Q How much harm is less than substantial harm, exactly?
A More than 5.25 per cent.
Paragraph 134 of the Framework states that ‘Where a development proposal will lead to less than substantial harm to the significance of a designated heritage asset, this harm should be weighed against the public benefits of the proposal…’. The question this raises, of course, is how much harm is less than substantial harm? An inspector dealing with an appeal against the refusal of planning permission for 290 dwellings on ridge and furrow earthworks in Leicestershire decided, in the case before him, that it was more than 5.25 per cent of the earthworks (DCS Number 200-007-416).
The inspector recorded that several parcels of the appeal site contained ridge and furrow earthworks. The appellant and county council agreed that they were a non-designated heritage asset. The majority of the earthworks fell within a ‘priority township’. The county council was of the view that the earthworks were of demonstrably equivalent significance to scheduled monuments and should therefore be considered subject to the policies for designated heritage assets, as set out by Paragraph 139 of the Framework. The appellant disagreed with this view, and the inspector also had some reservations, given that priority townships were not identified in English Heritage’s Scheduling Selection Guide for Agriculture, 2013 (reissued in 2015). However, given that he was allowing the appeal, he gave the county council the benefit of the doubt in order to take a precautionary approach. He therefore considered the proposal in line with policies for designated heritage assets.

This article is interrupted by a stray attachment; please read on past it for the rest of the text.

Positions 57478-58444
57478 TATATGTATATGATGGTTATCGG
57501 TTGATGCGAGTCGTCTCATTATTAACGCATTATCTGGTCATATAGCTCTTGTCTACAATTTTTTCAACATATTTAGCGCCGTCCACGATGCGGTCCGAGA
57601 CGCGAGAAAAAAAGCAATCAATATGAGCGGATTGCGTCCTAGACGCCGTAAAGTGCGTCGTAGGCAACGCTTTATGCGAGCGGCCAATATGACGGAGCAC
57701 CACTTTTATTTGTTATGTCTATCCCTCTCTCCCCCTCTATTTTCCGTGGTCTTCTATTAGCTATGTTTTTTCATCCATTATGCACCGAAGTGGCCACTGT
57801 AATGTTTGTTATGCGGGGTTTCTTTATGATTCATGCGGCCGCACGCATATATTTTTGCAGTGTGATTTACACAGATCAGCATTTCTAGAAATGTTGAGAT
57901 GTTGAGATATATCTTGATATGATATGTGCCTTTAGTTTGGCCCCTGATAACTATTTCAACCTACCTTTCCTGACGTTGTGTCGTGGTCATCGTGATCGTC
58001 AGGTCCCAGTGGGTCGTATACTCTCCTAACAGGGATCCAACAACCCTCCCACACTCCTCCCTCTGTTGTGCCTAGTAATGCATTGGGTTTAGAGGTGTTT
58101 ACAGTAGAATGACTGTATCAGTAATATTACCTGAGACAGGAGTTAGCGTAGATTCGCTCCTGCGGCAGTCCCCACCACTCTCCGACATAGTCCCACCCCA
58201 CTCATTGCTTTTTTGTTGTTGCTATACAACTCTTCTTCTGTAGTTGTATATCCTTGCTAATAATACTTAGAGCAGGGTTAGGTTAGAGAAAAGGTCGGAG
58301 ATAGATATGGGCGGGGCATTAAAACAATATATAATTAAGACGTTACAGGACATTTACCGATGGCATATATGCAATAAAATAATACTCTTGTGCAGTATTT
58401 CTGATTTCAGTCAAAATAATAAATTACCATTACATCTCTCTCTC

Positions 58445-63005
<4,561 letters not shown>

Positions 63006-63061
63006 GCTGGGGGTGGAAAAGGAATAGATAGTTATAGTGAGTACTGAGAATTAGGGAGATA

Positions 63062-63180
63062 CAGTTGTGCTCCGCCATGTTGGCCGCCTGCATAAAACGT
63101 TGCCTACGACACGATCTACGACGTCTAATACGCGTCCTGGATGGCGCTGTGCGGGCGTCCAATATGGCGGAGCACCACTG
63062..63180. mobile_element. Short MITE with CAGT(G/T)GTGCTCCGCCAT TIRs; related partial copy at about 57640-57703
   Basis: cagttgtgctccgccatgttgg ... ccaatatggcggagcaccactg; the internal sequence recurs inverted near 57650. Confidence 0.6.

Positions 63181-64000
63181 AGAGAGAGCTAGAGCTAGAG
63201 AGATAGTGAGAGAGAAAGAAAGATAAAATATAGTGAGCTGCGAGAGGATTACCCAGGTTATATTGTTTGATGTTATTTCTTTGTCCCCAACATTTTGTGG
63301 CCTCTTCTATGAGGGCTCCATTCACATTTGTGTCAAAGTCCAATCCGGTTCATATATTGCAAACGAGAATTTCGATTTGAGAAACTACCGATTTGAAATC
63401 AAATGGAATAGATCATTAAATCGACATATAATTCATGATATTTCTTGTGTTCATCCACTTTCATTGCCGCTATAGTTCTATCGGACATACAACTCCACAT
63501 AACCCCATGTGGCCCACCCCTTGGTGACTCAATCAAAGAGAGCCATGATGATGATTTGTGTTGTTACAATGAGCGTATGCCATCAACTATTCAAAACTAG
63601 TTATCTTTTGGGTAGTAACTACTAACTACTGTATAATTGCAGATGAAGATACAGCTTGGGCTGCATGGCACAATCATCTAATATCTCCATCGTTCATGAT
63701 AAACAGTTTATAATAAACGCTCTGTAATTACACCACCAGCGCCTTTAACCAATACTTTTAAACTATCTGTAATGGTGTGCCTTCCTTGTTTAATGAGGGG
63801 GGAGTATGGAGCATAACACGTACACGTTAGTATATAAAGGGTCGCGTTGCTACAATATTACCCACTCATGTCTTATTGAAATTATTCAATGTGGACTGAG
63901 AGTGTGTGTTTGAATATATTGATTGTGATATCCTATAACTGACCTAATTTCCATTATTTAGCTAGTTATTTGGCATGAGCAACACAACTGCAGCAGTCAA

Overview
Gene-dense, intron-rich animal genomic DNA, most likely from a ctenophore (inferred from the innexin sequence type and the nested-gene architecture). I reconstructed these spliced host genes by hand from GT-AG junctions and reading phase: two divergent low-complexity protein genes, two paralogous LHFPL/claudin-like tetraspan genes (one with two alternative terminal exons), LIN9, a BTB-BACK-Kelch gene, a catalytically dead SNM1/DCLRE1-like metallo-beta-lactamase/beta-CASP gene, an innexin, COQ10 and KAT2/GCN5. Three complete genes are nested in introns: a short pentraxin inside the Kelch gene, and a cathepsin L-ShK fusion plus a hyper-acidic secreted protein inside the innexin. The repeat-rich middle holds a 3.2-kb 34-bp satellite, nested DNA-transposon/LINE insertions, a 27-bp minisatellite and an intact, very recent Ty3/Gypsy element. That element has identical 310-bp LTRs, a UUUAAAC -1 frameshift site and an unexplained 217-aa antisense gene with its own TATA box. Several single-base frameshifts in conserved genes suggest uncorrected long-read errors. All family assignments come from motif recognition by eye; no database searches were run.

The inspector agreed with the county council that the significance of the earthworks resulted from their largely coherent physical survival, group value, archaeological and historic research potential, diversity and amenity value. The proposal would result in the loss of some six hectares of earthworks within the priority township, he recorded. According to the county council the level of loss that would occur to the earthworks within the priority township as a result of the scheme was a 3.5 per cent loss if just the ‘well-preserved’ earthworks were taken into account or a 5.25 per cent loss, if the directly affected furlongs, which had a larger area of 7.8 hectares were considered.
The appellant referred to the Nuon High Court judgment (Bedford BC v SSCLG & Nuon UK Ltd ), which states that substantial harm would be harm that would have such a serious impact on the significance of the asset that its significance was either vitiated altogether or very much reduced. In addition, the inspector noted that the Government’s Planning Practice Guidance states that ‘In general terms, substantial harm is a high test, so it may not arise in many cases’
Taking a precautionary approach and taking into account the highest figure suggested by the county council, the inspector was not of the view that a 5.25 per cent loss of earthworks would result in a substantial physical loss. It was clear that a very high percentage of the earthworks would remain, he reasoned. Further, in terms of group value, not only would the loss be on the edge of a settlement, importantly in his view, it would also be on the very northern edge of the earthworks within the priority township. Consequently, the large area of earthworks to the south of the appeal site would still very much retain their contiguous group value and the proposal would not sever or segregate any wider areas of earthworks.
Overall, given this and other considerations, he concluded that the proposal would result in less than substantial harm to the significance of the priority township.
As we all know, each case must be decided on its own merits, but this case might provide a handy rule of thumb.
The impact of large housing developments on heritage assets is discussed at section 7.1357 of DCP Online.